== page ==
The Fatal Hour
Director: William Nigh

Reviewed by Paghat the Ratgirl

Boris Karloff plays Harry Wong the "Chinese copper" without looking even faintly Chinese with a bit of eye make-up & slicked back hair, perhaps the most ridiculous casting of his whole career.

The Fatal HourThough the character was ostensively based on a figure from short mystery tales by Hugh Wiley, the short stories have distinct charm & historical interest for San Francisco's Chinatown.

The film The Fatal Hour (1940) on the other hand is a generic tale of murder, gangsters, & smuggling without a sense of place or society other than the society of back-lot Hollywood.

Virtually all action in The Fatal Hour occurs off-screen, as the budget, a scant $1,000, did not permit anything to occur beyond talking & walking about.

The purpose of the Mr. Wong films was to coattail & cash in on the popular Charlie Chan detective series, but with even more improbable casting & lackluster scripts.

On the one hand it is a nice assumption within these films that a Chinese detective could be working with caucasian police & investigating white crimes without racial conflict. But any possibility of progressive attitude is spoilt by the very racist assumption that a film about a Chinese detective couldn't possibly be successful with a Chinese actor.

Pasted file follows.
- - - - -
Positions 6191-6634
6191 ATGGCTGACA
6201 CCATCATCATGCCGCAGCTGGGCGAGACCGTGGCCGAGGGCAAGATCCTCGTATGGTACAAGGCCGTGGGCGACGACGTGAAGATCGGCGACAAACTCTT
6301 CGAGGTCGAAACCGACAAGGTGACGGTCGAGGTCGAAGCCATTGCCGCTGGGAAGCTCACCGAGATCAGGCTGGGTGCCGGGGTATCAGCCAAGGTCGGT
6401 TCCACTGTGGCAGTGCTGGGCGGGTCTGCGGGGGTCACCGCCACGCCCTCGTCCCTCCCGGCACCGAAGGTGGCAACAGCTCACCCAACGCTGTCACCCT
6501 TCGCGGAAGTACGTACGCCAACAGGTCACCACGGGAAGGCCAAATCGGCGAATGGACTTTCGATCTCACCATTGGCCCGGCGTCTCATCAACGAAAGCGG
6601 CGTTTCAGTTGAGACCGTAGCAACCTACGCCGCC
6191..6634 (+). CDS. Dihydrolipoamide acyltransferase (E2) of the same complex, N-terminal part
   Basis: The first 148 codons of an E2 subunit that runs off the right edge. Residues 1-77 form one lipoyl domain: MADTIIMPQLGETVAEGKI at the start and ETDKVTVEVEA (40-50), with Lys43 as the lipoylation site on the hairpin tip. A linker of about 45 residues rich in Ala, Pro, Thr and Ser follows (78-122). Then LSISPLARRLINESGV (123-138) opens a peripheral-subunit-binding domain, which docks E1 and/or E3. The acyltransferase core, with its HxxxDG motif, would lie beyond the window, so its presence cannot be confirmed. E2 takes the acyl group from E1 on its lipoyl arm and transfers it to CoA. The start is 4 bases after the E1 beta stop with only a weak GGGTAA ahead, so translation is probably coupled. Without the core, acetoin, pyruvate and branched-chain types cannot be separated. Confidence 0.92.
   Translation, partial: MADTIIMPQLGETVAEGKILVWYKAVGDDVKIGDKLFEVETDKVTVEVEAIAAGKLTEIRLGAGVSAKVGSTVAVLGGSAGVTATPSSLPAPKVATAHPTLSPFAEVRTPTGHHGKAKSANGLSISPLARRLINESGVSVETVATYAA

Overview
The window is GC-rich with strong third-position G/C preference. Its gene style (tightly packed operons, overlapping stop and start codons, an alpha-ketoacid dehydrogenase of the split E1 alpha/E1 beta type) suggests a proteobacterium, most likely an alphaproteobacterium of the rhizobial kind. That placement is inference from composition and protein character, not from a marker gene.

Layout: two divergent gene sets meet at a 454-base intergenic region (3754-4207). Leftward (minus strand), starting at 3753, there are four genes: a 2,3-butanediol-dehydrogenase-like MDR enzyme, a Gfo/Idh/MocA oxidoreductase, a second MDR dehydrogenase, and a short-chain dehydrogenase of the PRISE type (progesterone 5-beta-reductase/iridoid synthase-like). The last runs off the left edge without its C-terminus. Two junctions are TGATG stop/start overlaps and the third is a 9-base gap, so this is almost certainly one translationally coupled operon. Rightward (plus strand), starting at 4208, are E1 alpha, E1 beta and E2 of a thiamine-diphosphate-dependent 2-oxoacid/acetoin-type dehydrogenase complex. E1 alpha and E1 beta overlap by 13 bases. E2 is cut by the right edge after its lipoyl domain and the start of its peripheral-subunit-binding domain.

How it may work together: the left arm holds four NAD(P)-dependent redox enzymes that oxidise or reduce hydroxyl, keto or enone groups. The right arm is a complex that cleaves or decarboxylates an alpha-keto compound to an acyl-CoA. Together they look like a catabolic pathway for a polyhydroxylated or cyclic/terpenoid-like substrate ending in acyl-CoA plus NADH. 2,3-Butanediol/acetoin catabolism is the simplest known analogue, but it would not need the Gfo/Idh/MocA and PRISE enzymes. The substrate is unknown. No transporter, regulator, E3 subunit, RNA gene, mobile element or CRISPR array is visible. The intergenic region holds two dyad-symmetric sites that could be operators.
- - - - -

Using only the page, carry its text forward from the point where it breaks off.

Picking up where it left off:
The tone of Mr. Wong's character would've been totally different had someone like, say, Keye Luke ("number one son" in the Charlie Chan films) played the lead. And indeed, in the sixth & last James Lee Wong detective film, Phantom of Chinatown (1940), Keye Luke replaced Karloff, to vastly improved effect.

It could be argued, however, that Boris playing Mr. Wong without affecting a hoky accent or imitating Charlie Chan's fortune cookie sloganism was an attempt at respecting the character, though these choices increased the sense of the absurd in that we're supposed to believe a Caucasian guy more than six feet tall is a Chinese guy.

Storywise, in The Fatal Hour, detective Wong's manner of "investigation" is to walk around & that's about it. The one original moment in the story is the manner by which a radio program is incorporated into a plan of murder.

copyright by Paghat the Ratgirl

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